Espinoza’s performance underlined one of the operetta’s main strengths — the cohesion of a diverse assembly of performers, genres and talents (not to mention directors, producers, set and costume designers, etc.) While anyone who spends some time in Kansas City can identify its standout talents in the arts fairly quickly, not just anyone can put them together in a way that makes such effective use of their abilities. Credit Miller and the show’s producers for identifying the right individuals and giving them the freedom to do their thing, all while serving the show’s larger vision.
Now that Miller has received some of the city’s biggest arts prizes, I’d encourage him to seek national attention and funding for “Echosis.” While this cast was mostly local, with a few visitors from other Midwest cities, it’s easy to imagine it on a national stage. No one else I’m aware of is doing anything this unique and contemporary with a story this ancient, and I found it a high-caliber performance in spite of its warehouse setting and relatively short preparation time.
In interviews, Miller has stated a desire to spend the next year preparing to carry out his vision on a grander scale. But I also wonder if more elaborate costumes and set designs might be distracting. The drama comes through so successfully because we never forget these are real people, right in front of us, singing about serious emotional distress. My main suggestion would be to include a more complete written program, titling and describing each scene so that we are better able to absorb it and cement it in our memories.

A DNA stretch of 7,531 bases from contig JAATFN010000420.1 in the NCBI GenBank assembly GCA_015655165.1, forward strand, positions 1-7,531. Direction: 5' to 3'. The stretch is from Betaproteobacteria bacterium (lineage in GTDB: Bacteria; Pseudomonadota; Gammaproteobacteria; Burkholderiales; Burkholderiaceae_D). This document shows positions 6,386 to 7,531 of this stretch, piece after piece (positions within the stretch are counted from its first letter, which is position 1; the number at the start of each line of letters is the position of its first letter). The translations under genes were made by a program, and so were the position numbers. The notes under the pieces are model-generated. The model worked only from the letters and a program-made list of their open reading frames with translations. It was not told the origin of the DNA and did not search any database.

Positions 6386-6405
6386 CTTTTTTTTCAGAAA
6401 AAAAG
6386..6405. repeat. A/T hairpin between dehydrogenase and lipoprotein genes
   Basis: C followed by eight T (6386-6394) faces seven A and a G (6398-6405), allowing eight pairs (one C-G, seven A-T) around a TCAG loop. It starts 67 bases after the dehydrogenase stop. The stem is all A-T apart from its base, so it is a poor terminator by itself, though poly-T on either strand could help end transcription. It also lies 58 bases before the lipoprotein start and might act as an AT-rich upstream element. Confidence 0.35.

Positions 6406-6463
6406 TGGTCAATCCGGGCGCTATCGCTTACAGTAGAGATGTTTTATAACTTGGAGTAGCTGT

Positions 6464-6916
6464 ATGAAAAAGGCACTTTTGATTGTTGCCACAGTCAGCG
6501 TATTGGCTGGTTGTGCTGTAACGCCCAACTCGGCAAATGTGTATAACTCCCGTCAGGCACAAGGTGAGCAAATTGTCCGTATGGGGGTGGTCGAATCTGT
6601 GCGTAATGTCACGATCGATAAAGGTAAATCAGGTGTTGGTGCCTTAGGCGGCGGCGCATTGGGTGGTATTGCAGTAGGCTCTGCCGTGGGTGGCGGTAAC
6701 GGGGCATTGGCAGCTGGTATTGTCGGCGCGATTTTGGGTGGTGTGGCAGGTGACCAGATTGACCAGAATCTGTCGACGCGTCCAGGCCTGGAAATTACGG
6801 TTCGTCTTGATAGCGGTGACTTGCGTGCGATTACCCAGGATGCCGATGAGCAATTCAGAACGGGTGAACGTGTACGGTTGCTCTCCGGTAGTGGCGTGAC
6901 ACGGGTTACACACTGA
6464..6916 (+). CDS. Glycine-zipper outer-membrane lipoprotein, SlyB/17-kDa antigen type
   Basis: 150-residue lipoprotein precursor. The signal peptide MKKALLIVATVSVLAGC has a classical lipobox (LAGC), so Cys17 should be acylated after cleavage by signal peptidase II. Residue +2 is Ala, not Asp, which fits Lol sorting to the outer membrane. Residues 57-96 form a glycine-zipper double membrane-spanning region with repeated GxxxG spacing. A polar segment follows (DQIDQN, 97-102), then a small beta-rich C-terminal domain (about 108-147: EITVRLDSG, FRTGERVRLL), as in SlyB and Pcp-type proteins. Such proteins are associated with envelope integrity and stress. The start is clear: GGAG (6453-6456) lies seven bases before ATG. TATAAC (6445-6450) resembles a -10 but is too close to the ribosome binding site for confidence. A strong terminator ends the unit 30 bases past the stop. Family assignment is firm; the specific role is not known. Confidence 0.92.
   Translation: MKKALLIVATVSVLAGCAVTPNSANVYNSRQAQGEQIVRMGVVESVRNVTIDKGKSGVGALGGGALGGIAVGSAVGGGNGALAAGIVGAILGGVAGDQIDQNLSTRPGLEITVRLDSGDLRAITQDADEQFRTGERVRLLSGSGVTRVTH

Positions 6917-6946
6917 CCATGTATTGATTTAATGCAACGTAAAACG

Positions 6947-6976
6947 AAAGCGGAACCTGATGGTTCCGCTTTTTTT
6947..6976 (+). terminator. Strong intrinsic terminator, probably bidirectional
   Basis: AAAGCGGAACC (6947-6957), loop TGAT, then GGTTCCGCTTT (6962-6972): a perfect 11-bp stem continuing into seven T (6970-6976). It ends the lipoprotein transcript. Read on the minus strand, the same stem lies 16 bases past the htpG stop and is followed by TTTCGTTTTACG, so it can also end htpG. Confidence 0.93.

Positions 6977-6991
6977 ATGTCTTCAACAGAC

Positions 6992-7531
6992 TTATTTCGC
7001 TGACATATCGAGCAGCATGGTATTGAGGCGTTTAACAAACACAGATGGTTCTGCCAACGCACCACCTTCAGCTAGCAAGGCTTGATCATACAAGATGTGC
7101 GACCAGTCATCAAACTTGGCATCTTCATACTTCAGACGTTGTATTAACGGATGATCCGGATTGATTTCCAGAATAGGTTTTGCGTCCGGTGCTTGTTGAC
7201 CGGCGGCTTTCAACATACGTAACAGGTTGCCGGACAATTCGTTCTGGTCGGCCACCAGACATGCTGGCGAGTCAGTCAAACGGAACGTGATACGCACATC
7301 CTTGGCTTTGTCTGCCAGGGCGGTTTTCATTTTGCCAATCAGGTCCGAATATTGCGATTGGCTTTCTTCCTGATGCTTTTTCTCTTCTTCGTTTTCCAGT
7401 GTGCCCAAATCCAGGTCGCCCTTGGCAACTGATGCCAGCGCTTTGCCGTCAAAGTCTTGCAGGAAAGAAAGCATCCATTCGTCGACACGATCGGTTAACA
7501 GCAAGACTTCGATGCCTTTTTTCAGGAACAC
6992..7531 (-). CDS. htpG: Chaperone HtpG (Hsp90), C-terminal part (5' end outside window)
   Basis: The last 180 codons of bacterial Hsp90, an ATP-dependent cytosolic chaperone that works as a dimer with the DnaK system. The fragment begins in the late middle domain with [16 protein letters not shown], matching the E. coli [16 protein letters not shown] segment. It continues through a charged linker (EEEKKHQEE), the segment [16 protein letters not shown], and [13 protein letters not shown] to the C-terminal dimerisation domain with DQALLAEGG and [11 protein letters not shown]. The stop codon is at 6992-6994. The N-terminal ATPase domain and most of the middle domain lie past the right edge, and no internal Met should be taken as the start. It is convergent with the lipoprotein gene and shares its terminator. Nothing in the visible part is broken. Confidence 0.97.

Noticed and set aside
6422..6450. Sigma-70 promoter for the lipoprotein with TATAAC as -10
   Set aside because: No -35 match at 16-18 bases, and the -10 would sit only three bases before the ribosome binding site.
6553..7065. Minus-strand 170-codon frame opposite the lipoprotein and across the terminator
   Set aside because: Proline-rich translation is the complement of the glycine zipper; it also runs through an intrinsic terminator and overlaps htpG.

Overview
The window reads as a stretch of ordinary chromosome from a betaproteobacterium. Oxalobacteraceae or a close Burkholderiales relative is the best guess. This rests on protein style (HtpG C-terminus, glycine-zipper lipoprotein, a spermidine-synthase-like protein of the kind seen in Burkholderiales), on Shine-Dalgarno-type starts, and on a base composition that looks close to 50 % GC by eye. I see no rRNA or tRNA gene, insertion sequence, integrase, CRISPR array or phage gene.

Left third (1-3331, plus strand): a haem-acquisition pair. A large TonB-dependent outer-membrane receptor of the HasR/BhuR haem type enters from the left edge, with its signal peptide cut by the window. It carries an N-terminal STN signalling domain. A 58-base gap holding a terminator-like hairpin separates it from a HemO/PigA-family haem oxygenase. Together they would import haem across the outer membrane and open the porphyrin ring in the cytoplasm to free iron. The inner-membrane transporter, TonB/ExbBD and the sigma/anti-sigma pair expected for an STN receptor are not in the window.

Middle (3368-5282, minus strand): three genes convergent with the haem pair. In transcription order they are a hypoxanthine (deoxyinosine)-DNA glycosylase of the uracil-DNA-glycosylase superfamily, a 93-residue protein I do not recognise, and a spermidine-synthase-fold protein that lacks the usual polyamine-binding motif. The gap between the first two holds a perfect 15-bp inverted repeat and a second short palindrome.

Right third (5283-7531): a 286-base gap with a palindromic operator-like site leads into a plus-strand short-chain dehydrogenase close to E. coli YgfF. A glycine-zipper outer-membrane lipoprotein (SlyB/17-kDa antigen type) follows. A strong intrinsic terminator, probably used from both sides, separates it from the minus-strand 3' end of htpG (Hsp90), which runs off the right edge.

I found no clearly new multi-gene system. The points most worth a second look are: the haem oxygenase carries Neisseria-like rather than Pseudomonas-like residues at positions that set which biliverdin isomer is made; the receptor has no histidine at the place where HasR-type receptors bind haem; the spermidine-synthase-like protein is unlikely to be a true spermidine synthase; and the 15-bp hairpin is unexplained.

Miller might not have formal training as an opera composer, as the show’s previews pointed out, but he’s also willing to take risks no one else would think of, much less attempt. His energy permeates the show, from the frenetic-yet-smooth delivery of the lyrics to the organic/science fiction aesthetic present in the lights and visuals. That he is bold enough to take on such a project is a credit to his vision. That such an unorthodox production went so smoothly is a testament to the talent pool, collective energy and iconoclasm of Kansas City’s art/musical community.
But the ultimate test of the show’s success is how it affects the viewer, and in that sense it passes with flying colors. Whether we’re focusing on the actors, the musicians or the animations on the video screens, it’s impossible not to think about which side of the screens we are on, questioning how we fit into the story and how our relationships with ourselves and others might also be out of balance. As Horace wrote in the first of his Satires, “Why do you laugh? Change the name and the myth is about you.”
As is the purpose with any classical performance, “Echosis” digs beyond the archetypes to uncover more complex relationships and truths. Narcissus is often viewed as simply an egotistical jerk who can’t get over himself, while Echo is seen as the helpless nymph who doesn’t get the love and attention she deserves. But this performance shows there’s more to it than that, that their relationship actually expresses a fairly natural (if highly complex and problematic) series of dynamics including observer/observed, producer/consumer, male/female, viewer/viewed. These dynamics have been in place for centuries, but in our modern life, this operetta suggests, things are much more fluid.